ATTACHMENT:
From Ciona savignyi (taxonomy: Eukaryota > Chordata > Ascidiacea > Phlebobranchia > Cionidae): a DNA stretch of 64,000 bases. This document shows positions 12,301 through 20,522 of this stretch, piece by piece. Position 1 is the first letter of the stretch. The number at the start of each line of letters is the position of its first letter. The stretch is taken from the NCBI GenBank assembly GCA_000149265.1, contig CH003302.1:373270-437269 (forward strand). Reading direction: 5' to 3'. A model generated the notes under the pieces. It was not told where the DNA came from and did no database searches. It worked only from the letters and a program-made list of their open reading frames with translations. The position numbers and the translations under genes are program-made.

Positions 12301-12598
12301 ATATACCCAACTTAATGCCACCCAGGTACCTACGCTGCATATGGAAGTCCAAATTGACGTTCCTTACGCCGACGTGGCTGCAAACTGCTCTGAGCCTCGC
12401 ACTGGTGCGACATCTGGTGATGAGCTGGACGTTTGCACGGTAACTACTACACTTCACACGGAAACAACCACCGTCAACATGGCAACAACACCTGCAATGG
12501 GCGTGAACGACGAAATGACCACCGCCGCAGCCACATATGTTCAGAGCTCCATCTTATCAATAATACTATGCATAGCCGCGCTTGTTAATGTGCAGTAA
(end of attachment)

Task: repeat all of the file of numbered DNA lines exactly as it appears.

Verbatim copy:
From Ciona savignyi (taxonomy: Eukaryota > Chordata > Ascidiacea > Phlebobranchia > Cionidae): a DNA stretch of 64,000 bases. This document shows positions 12,301 through 20,522 of this stretch, piece by piece. Position 1 is the first letter of the stretch. The number at the start of each line of letters is the position of its first letter. The stretch is taken from the NCBI GenBank assembly GCA_000149265.1, contig CH003302.1:373270-437269 (forward strand). Reading direction: 5' to 3'. A model generated the notes under the pieces. It was not told where the DNA came from and did no database searches. It worked only from the letters and a program-made list of their open reading frames with translations. The position numbers and the translations under genes are program-made.

Positions 12301-12598
12301 ATATACCCAACTTAATGCCACCCAGGTACCTACGCTGCATATGGAAGTCCAAATTGACGTTCCTTACGCCGACGTGGCTGCAAACTGCTCTGAGCCTCGC
12401 ACTGGTGCGACATCTGGTGATGAGCTGGACGTTTGCACGGTAACTACTACACTTCACACGGAAACAACCACCGTCAACATGGCAACAACACCTGCAATGG
12501 GCGTGAACGACGAAATGACCACCGCCGCAGCCACATATGTTCAGAGCTCCATCTTATCAATAATACTATGCATAGCCGCGCTTGTTAATGTGCAGTAA